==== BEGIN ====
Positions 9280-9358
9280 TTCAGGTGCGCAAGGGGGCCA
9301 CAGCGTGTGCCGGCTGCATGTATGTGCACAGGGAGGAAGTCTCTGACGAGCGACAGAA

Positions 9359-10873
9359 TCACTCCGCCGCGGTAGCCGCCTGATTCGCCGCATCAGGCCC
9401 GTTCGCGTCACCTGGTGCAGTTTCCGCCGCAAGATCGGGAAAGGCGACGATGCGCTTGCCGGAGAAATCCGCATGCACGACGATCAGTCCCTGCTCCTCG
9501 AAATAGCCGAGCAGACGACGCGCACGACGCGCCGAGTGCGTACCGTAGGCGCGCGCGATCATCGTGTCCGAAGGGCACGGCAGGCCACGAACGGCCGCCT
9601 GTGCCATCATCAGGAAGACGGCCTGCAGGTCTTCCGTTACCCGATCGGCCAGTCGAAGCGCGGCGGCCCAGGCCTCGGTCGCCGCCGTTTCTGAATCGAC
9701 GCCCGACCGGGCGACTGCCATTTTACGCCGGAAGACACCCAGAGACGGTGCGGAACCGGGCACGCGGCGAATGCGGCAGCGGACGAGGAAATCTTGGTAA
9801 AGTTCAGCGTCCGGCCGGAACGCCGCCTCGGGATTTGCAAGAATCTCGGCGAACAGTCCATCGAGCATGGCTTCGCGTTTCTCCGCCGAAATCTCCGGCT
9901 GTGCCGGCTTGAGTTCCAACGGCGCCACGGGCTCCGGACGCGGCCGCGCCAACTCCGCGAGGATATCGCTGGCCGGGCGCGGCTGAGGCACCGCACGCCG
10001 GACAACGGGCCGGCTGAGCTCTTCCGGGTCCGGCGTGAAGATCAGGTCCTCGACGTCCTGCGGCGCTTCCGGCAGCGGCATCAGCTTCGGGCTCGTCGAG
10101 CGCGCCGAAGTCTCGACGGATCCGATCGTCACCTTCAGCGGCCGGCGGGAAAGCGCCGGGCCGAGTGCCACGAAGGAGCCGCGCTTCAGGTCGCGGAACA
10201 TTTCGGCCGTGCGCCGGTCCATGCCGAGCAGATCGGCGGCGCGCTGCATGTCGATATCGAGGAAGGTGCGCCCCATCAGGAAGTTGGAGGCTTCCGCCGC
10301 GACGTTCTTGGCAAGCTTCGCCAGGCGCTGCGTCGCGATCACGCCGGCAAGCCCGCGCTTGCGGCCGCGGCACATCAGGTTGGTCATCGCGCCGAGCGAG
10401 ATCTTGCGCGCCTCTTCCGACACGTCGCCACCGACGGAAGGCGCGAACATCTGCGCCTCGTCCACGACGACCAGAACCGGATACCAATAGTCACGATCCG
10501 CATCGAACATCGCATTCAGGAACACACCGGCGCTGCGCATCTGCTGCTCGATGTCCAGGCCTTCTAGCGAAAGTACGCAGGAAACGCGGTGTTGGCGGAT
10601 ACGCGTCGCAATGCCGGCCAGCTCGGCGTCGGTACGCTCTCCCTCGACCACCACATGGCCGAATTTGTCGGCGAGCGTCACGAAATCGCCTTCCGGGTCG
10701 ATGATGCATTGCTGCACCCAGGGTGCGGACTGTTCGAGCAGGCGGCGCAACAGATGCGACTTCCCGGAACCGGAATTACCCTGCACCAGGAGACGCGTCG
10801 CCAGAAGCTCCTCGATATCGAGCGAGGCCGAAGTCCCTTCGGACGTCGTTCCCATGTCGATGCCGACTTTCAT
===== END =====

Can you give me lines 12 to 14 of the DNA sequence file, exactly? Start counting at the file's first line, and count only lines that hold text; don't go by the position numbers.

10001 GACAACGGGCCGGCTGAGCTCTTCCGGGTCCGGCGTGAAGATCAGGTCCTCGACGTCCTGCGGCGCTTCCGGCAGCGGCATCAGCTTCGGGCTCGTCGAG
10101 CGCGCCGAAGTCTCGACGGATCCGATCGTCACCTTCAGCGGCCGGCGGGAAAGCGCCGGGCCGAGTGCCACGAAGGAGCCGCGCTTCAGGTCGCGGAACA
10201 TTTCGGCCGTGCGCCGGTCCATGCCGAGCAGATCGGCGGCGCGCTGCATGTCGATATCGAGGAAGGTGCGCCCCATCAGGAAGTTGGAGGCTTCCGCCGC